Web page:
All of us have some things about ourselves that we would change if we could. A facial feature, a body type, a personality trait, personal history: there are just some things about ourselves that we don’t like. At one level these personal dislikes are a good thing. When we don’t like something and we have some power to change it, we are motivated to be better and do better. Our weaknesses need to be strengthened, our sins need to be corrected, and our immaturity needs to morph into maturity. There is such a thing as a healthy dislike and discontentment with where we are.
But we are sinners. Because we are sinners, the holy discontentment that we have can become unholy before we know it. Sin always takes what is good and perverts it. Sin twists a righteous attitude to the point that it is almost unnoticeable. Almost. The tricky thing about sin is that it is a perversion. There are some noticeable remnants of righteousness in it. If you confront a Christian over his frustrations with these things that he wishes he could change but can’t, he has just enough righteousness in the motivation to justify his attitudes. “You think I should be satisfied with the way things are? I am striving to be more holy. I am working at being more mature?” On and on he can go telling you why his attitudes are justified. Pretty soon you may even be convicted that you aren’t eaten up with such anger with yourself. Surely this is a sign of heightened spirituality.
It isn’t. I can’t tell you exactly where the line is, but there is a point at which our dislike of ourselves and/or our situation becomes sinful. When we become obsessed with things that we can’t change, seething in anger, at that point, wherever the line was, we crossed it. This isn’t holy or innocent discontentment. This is all out anger with God.
“Wait a minute. I said I’m angry with myself. I said nothing about being angry with God.” Who made you the way that you are? Who has, in his sovereignty, brought you through various life situations? Who has said he has forgiven you but you won’t accept it? Yes, you are angry with God. No matter how you cover it up with facades of caring about righteousness, your seething discontentment and anger reveal a hatred for God himself. He has not done for you what you think he ought to have done. You ought not have these body and personality features. He shouldn’t have let that happen to you. You ought to be way past this whole sin problem. You direct your anger at yourself because that’s the closest thing to God that you know. You are in his image. If you can’t get hold of him and vent your anger, then you will do the next best thing: try to destroy his image. This is nothing but taking your anger out on God.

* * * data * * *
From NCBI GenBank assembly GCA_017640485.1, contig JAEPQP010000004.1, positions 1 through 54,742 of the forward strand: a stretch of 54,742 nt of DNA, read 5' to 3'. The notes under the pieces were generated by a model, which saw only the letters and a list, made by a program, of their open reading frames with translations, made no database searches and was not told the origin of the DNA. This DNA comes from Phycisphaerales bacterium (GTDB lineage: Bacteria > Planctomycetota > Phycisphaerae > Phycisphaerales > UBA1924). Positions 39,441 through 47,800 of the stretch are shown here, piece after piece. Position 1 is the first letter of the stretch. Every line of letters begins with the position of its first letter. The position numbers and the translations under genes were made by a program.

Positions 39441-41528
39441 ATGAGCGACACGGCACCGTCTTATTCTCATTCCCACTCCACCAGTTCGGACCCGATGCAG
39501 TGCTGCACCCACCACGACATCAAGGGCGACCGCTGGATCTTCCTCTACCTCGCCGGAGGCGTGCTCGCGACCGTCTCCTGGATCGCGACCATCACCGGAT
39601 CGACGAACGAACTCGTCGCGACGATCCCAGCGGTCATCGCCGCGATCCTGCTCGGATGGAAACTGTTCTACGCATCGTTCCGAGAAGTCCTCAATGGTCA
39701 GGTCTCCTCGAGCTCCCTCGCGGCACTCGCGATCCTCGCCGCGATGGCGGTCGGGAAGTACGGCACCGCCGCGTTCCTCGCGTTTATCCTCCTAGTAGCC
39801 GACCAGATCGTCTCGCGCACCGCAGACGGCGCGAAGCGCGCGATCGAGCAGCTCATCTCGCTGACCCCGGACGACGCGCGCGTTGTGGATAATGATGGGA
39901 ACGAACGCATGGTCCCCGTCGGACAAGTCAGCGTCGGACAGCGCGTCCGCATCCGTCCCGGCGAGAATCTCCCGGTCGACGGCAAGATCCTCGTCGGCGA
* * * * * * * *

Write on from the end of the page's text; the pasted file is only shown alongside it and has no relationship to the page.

What is the answer to this in our lives? How do we stop this cycle of hatred toward God that manifests itself in this unhealthy self-loathing? The answer is faith. This is not a trite, pre-packaged, blow-you-off answer. Really, it is the answer. You have to believe what God has said about you in Christ Jesus, accepting his judgment of you as forgiven and righteous. To remain angry with yourself all the time is, at its root, unbelief. It is saying that your standard of righteousness is higher than God’s. Even more than that, it is denying that God’s wrath has been appeased toward you and that in Christ you are forgiven and righteous. Continuing to beat yourself up or live being controlled by anger over uncontrollable situations or forgiven sin is nothing less than idolatry. The answer to idolatry is repentance and faith.
From the beginning of our creation, God defined who we were. He created us and told us who we were. Faith accepts that definition and lives within it. Idolatry is letting another god tell you who you are. That other god can be yourself, another person who did something to you, or a myriad of other things. When you accept that definition as opposed to the one true and living God’s definition, you are an idolater. As an idolater you will experience death in many forms; your attitudes, your relationships, your health, et al.
What God has promised in Christ is life, abundant life. But in order to have it, you must trust what he says about you; that what is says about you is who you are. These other people and situations don’t define you. You are loved. You are forgiven. You are righteous. You are free. These people and situations don’t determine your mental state or how you relate to others. Your way of thinking and living is shaped by what God says about you.
If your loving heavenly Father has brought you through some rough waters in your life, you can trust him that it is for your good and the good of his church. Because you can rest in that, you don’t have to live life with constant regrets, envy of others, and anger. You are who God wants you to be at this time. Now, accept what he says about you in Christ and know the joy of being accepted by him.